World Sight Day on the 10th October is a time to encourage friends, family and colleagues to have an eye exam. It is also a time draw attention to conditions that can lead to blindness and visual impairment. As people get older, many will develop aged-related eye diseases such as cataract, glaucoma and age-related macular degeneration (AMD). Much less known is that older people are at greater risk of complications of shingles, which can develop in the eyes and cause vision loss.
A recent study from the Kellogg Eye Center at the University of Michigan revealed that women and adults over age 75 years are most vulnerable to shingles in the eye, which will trigger corneal complications and result in permanent visual impairment, and, in rare cases, blindness.
The diagnosis and treatment of shingles in the eye is often delayed, increasing the risk of sight-threating complications. “Sometimes people complain of a headache, or think it’s a skin infection, or allergy. It’s only when the characteristic rash comes out that patients are more definitively diagnosed, and that can lag.” says the lead James Chodosh, an ophthalmologist with expertise in viruses at Massachusetts Eye and Ear in Boston.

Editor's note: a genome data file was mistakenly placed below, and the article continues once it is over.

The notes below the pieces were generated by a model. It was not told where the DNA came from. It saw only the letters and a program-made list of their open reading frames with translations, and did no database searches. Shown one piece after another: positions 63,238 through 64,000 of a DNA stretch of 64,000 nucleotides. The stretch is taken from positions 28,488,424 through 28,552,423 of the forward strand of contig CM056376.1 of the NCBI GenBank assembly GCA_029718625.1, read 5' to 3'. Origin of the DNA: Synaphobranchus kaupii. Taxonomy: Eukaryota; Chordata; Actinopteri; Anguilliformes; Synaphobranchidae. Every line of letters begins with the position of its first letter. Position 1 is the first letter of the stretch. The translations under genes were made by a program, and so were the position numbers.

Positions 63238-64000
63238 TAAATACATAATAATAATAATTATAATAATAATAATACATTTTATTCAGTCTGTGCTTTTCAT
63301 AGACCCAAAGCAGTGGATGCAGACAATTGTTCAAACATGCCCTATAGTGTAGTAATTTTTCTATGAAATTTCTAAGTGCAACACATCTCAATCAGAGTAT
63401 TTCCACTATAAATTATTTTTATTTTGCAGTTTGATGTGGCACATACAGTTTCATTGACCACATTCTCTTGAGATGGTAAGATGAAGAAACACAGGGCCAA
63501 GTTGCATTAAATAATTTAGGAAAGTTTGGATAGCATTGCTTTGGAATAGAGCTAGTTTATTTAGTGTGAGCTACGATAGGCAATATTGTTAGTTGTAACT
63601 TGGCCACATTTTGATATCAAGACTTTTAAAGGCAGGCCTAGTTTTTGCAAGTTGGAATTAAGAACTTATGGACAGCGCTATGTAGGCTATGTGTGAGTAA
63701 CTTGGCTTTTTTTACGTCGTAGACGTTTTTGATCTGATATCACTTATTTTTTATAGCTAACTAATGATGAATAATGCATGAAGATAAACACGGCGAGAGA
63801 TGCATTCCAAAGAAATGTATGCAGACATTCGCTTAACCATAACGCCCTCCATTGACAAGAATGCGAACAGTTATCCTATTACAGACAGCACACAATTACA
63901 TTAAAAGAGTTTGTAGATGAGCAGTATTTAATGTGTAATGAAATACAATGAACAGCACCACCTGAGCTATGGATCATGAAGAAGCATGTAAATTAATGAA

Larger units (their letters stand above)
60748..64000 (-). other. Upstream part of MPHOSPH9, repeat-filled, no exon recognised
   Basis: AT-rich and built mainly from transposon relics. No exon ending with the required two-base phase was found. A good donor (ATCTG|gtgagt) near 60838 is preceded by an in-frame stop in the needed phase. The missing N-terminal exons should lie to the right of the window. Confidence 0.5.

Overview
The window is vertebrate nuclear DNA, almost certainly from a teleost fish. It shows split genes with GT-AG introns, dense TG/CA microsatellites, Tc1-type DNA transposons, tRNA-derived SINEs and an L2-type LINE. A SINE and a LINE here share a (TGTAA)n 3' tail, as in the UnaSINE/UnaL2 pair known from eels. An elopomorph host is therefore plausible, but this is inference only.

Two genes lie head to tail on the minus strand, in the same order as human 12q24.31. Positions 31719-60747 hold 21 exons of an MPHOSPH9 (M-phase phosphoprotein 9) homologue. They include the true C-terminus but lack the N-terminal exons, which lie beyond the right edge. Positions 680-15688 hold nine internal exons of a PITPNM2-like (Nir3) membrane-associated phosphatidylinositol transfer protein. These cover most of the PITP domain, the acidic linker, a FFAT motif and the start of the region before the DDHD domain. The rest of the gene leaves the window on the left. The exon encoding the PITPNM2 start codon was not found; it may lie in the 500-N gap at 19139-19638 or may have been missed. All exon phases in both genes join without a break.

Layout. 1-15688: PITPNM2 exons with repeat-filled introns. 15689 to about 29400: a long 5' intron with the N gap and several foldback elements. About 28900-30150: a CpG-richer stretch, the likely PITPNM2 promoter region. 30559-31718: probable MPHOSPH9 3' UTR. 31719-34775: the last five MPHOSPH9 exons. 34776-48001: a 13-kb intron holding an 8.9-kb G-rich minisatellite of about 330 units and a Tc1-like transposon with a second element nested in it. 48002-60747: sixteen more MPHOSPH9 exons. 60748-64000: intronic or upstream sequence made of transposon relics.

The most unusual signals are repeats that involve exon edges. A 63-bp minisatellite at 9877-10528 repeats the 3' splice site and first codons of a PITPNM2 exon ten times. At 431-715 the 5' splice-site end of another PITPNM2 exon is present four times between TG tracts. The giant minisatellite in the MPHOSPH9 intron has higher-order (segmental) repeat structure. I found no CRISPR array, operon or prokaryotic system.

The good news is that there are effective vaccines for shingles, some being more than 90% effective in preventing the infection and recommended for people aged 50 years or over. “Older patients were at far greater risk for shingles in the eye highlighting just how important it is for older adults to get the shingles vaccination,” says Nakul Shekhawat from the Kellogg Eye Center study.
As an important element of public health agendas older people must have the right to access eye exams and safe and effective vaccines so that they can contribute to their family and society.
Over 3 out of 4 of the world’s vision impaired are avoidably so. Join the IFA and the International Agency for the prevention of Blindness (IAPB) and millions of people around the world by giving your voice to #WorldSightDay.